Belarus jails protest leader Kolesnikova for 11 years

A court in Belarus sentenced one of the country’s most prominent opposition figures, Maria Kolesnikova, to 11 years in prison on Monday after she led unprecedented protests against President Alexander Lukashenko last year. 

Kolesnikova’s lawyer Maxim Znak was also handed a 10-year sentence, according to the press service of onetime presidential hopeful Viktor Babaryko, whose campaign was managed by Kolesnikova. 

She is the only major leader of last year’s mass protests still in Belarus and has been in custody for a year after resisting deportation by ripping up her passport. 

Lukashenko, in power since 1994, has been cracking down on opponents since the protests, which erupted when he claimed victory in a disputed election. 

In a video from inside the court shown by Russian media, Kolesnikova — who was handcuffed inside a defendant’s cage — made a heart-shaped symbol with her hands, which she often did at protest rallies. 

She was smiling and wearing her signature dark red lipstick.

“Dear spectators, we are happy to see you,” Znak, who was standing next to her, said in the video before the sentence was read out. 

Kolesnikova — a 39-year-old former flute player in the country’s philharmonic orchestra — has become a symbol of the protest movement in Belarus.

She was arrested last September, when KGB agents put a sack over her head, pushed her into a minibus and drove her to the Ukrainian border. 

She resisted the attempt to throw her out of the country by reportedly jumping out of the car.

– ‘Heroes’ –

Kolesnikova was part of a female trio of protest leaders along with Svetlana Tikhanovskaya and Veronika Tsepkalo, both of whom fled the country.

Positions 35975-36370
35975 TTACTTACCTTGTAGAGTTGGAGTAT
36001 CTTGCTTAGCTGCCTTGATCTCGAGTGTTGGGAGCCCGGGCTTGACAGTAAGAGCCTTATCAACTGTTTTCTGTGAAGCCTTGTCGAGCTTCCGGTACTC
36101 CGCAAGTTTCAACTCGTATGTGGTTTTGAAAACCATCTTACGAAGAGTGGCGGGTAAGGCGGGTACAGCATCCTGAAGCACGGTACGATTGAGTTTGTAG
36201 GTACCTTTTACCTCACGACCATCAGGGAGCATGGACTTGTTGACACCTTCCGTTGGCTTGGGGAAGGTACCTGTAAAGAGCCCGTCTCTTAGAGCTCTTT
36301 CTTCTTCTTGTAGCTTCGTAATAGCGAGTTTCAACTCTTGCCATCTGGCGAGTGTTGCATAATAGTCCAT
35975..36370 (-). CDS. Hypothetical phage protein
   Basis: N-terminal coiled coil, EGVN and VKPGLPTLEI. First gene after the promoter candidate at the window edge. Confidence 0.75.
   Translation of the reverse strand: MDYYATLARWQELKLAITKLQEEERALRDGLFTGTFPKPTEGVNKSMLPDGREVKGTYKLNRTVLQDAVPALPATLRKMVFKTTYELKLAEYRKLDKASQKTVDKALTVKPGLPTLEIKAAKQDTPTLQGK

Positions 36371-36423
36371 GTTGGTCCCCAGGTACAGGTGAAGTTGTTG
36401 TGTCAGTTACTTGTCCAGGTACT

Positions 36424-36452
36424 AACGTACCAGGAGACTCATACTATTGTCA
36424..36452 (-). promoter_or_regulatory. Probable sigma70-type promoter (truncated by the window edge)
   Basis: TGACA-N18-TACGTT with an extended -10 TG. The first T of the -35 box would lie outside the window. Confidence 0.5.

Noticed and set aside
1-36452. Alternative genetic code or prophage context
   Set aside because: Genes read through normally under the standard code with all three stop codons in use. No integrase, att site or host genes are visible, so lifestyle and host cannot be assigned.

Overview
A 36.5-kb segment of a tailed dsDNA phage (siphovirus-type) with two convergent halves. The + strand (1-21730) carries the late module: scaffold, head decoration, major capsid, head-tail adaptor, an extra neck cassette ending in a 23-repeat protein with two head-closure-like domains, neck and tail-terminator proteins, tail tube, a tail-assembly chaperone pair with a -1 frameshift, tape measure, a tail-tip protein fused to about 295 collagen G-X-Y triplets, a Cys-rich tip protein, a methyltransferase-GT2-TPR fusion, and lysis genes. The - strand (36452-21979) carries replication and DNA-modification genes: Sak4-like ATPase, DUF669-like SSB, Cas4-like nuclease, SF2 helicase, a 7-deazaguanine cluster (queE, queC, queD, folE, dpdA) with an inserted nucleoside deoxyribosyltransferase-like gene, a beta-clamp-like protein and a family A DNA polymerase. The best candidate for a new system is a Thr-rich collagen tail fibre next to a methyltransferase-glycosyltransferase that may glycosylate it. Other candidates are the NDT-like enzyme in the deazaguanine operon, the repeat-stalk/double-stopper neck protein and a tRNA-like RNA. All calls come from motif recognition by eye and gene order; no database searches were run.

Tikhanovskaya, who stood for president in place of her jailed husband and claims she won the election, called the pair “heroes” after the sentencing.

“The regime wants us to see them crushed and exhausted. But look: they are smiling and dancing,” Tikhanovskaya, who is now based in Lithuania, said on Twitter.  

Together the three women inspired a wave of female-led protests. 

Kolesnikova and Znak, 40, had worked for Babaryko, considered one of Lukashenko’s strongest opponents, who in July was jailed for 14 years on fraud charges.

Western countries have piled sanctions on Lukashenko’s regime over the treatment of opposition activists at home and abroad. 

Lukashenko faced a global outcry in May when a passenger plane was forced to land in Minsk and a dissident onboard was arrested.

Belarus was back in the international spotlight in August after an athlete said her team tried to force her to leave the Tokyo Olympics, and an exiled opposition activist was found hanged in a park in Ukraine.

But with the protests having run out of steam and authorities seeking to wipe out any remaining pockets of dissent, Lukashenko has shown no signs of stepping down and maintains the backing of key ally and creditor Russia.

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